Tuesday, 21 January 2014

Law Firms Fume at Being Identified as 'Uninsurable'

Late on Friday the Law Society Gazette published an article entitled ‘Mass Cull on the High Street as 136 firms closed’ It’s opening paragraph stated ‘The Solicitors Regulation Authority confirmed today that 136 firms were forced to close because they could not secure professional indemnity insurance’ 

The headline and wording has now been somewhat softened, possibly in attempt to appease some of those firms who are annoyed that the article implied that that the firms listed were forced to close down due to being unable to obtain insurance.  

Comments quickly sprung up accusing the article of being misleading. One commenter stated  ‘Grants was an organised closure with full run off agreed and paid and an organised closure. This had nothing to do with the SRA. I would say that this firm accepted the position and has organised a successful closure, not because of the inability to obtain insurance but because of legal aid cuts’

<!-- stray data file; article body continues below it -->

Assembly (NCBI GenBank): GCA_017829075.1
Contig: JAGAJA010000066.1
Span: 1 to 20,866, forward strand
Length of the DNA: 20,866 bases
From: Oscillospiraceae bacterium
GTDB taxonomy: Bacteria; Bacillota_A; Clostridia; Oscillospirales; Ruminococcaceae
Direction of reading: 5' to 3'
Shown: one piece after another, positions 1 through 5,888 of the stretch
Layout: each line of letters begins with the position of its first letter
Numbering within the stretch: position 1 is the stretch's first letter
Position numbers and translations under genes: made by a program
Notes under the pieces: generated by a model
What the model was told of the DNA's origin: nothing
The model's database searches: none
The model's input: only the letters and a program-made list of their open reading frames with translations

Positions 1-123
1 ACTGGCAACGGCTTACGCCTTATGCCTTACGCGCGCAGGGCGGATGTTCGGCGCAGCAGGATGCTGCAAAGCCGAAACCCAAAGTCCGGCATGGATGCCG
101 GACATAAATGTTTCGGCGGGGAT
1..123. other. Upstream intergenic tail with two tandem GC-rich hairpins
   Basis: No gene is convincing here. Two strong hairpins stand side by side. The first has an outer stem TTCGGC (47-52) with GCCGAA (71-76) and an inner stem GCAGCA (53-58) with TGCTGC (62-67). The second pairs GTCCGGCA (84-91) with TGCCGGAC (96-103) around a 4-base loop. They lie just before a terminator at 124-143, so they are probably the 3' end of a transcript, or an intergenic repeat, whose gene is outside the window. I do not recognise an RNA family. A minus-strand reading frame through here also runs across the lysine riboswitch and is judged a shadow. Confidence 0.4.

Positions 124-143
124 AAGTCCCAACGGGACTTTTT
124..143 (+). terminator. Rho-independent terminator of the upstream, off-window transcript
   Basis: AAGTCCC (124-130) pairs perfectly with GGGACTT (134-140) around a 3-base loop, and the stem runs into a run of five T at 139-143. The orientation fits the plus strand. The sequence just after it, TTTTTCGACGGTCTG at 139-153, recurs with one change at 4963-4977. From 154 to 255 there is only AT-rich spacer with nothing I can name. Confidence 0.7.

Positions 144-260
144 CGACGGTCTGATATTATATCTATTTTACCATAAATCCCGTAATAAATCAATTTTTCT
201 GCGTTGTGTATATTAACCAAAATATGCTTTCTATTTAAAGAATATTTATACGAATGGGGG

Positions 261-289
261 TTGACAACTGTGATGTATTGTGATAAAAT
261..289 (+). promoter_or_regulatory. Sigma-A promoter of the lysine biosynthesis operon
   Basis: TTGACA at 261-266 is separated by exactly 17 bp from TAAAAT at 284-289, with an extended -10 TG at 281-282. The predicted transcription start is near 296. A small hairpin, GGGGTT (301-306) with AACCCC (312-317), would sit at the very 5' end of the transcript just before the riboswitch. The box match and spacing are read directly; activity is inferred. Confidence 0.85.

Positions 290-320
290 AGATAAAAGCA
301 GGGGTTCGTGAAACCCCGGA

Grants on their own website state: ‘Please note: Our firm has been wrongly included in lists of practices that were not offered terms for Professional Indemnity Insurance, thus suggesting this as the reason for our closure.  This is abjectly not the case.  Grants Solicitors LLP were offered terms from our existing broker and one other, but Members chose to close the practice of their own volition.  We will be taking this up with the Solicitors Regulation Authority as they were well aware of the facts but disappointingly have failed to indicate this in their widespread communications.’ 

One of the commenters, Ian Keith Nelson said ‘I am furious. I notified the SRA last year that I was retiring and as a result I would not be renewing my licence to practice as a sole practitioner however my firm of Nelson Nichols still gets included in a list of firms that could not get SI cover. As usual, the SRA has decided that every firm that has closed has been forced to do so. Are solicitors  not allowed to retire without being accused of being incapable of running their business.’ 

It is probable that a good number of firms had either already made arrangements or ceased trading and entered into some form of Insolvency. The absence of interventions would also indicate that this is the case.


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